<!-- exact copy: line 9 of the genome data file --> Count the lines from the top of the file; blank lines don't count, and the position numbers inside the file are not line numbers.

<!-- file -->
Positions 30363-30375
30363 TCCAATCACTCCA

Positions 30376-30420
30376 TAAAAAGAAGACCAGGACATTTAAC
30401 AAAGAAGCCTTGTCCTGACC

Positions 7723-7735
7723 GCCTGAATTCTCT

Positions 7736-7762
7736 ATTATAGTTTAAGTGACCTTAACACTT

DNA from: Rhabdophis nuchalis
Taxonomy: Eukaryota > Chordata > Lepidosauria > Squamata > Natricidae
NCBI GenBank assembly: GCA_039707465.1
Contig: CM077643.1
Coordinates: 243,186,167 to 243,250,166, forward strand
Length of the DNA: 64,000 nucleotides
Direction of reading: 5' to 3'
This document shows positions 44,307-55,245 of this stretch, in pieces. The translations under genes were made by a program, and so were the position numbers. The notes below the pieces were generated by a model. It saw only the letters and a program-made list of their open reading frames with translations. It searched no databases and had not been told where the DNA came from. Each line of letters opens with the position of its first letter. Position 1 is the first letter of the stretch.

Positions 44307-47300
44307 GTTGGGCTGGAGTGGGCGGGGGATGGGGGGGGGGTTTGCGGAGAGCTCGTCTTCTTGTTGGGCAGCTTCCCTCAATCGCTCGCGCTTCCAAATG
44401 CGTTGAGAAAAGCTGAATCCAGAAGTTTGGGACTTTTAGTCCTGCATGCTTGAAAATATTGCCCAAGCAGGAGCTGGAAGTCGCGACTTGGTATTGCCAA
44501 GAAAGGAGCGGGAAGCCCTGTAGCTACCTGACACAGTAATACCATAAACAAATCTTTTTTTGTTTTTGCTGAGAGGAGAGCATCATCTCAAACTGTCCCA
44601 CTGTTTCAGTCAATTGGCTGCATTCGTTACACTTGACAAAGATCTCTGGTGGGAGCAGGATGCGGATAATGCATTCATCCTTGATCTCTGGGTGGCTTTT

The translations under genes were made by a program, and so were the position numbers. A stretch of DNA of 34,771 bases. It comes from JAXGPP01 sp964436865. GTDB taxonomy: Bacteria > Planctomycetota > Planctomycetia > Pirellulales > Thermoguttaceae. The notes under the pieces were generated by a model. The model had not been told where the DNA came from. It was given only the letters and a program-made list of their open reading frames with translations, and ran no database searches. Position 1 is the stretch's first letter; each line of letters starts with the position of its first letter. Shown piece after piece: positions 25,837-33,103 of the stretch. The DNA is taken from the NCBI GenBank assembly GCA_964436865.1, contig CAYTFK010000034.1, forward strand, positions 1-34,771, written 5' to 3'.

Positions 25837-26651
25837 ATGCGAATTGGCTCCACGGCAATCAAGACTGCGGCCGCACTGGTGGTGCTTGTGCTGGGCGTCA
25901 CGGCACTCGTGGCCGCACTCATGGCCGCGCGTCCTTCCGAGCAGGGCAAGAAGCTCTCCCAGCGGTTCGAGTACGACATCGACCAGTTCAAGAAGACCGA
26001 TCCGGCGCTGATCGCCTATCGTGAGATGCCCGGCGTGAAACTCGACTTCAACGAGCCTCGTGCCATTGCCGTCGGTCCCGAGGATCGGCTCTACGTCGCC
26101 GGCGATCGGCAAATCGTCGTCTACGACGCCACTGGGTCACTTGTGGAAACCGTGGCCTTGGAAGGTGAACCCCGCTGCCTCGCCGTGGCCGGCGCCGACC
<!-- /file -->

7736 ATTATAGTTTAAGTGACCTTAACACTT